Neuropsychologist: What Is It? and How to Become One?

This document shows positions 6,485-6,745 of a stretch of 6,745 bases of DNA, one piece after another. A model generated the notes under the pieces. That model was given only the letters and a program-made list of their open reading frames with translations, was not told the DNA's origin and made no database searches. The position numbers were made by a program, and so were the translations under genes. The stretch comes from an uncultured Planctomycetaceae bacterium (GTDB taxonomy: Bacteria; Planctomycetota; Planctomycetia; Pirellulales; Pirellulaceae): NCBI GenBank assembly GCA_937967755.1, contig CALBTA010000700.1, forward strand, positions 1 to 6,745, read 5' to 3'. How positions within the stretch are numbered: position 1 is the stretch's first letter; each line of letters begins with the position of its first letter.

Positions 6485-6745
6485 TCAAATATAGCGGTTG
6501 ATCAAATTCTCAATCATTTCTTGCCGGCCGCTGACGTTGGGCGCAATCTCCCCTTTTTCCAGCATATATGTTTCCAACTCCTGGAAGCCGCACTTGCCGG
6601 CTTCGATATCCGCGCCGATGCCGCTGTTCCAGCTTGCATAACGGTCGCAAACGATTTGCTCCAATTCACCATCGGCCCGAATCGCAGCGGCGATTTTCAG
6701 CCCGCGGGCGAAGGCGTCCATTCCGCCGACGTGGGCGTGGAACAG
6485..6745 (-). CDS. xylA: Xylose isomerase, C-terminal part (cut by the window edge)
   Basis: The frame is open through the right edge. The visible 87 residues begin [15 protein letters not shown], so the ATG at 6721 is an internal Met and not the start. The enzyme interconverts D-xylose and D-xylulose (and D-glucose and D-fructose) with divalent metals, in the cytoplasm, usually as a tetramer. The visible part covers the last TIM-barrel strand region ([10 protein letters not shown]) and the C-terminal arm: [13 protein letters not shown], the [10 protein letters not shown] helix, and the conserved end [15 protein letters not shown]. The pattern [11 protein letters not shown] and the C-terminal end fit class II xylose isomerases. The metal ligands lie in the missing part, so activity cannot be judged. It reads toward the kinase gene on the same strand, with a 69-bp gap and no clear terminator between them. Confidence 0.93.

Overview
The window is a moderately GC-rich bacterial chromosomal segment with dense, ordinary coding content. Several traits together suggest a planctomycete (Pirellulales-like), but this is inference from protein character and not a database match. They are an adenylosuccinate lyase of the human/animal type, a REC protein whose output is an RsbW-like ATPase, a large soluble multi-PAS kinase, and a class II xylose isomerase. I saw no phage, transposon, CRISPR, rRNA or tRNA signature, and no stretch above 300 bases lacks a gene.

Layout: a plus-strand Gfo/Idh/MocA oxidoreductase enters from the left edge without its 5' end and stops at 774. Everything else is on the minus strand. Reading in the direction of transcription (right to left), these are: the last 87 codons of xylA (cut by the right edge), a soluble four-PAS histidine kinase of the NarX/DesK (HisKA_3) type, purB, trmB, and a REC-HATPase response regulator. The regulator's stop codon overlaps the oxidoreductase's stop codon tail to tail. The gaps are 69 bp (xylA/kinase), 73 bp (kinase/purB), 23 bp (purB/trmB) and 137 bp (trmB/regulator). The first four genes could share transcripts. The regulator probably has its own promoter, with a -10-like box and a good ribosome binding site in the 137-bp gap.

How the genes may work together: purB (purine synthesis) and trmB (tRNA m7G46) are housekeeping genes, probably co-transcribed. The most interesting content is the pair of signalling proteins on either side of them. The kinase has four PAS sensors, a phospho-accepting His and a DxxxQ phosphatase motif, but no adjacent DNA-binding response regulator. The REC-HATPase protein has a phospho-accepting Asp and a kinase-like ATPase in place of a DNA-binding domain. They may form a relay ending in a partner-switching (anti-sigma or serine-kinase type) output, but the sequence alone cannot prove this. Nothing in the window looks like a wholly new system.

The neuropsychologist or psychologist specializing in neuropsychology is the health professional whose mission is to establish the nature and extent of disorders in certain functions of the brain. Neuropsychological disorders are those that can affect memory, the ability to pay attention or concentrate. This is called cognitive function disorders. They can also be behavioral or emotional. They can occur following accidents such as stroke (Cerebral Vascular Accident) or following certain neurological or psychological diseases. These disorders have different severities which vary according to the mental illnesses. They can interfere with the capacity for autonomy, social and professional life or even the prognosis of reintegration. They can increase the risk of relapse. In this context, the intervention of the neuropsychologist will not be limited to a simple diagnosis, but will also offer treatment adapted to the problem of each person. His intervention will be organized into several highlights. We will find the clinical interviews first. Through these interviews, the neuropsychologist will try to understand the functioning of the person as a whole and its complexity. This “clinical meeting” helps to establish a relationship of trust and empathetic listening, and to determine the difficulties experienced, their frequency and their impact on a daily basis. It is also the clinical interview that will guide the neuropsychologist and his patient to the second stage of treatment, which will consist of offering a neuropsychological assessment in order to clearly identify the cognitive difficulties experienced. Each neuropsychological assessment is specific to each person’s problem depending on what they relate, their therapeutic plan and the objectives of the assessment. The neuropsychological assessment can also help to understand what the difficulties are due to (illness, external factors, lack of self-confidence, etc.). As for the return of the assessment, this is another important moment in the care. It allows to discuss with the person the continuation of the follow-up. It will be part of a therapeutic multidisciplinary care project with medical, paramedical and social teams that can follow the person in parallel.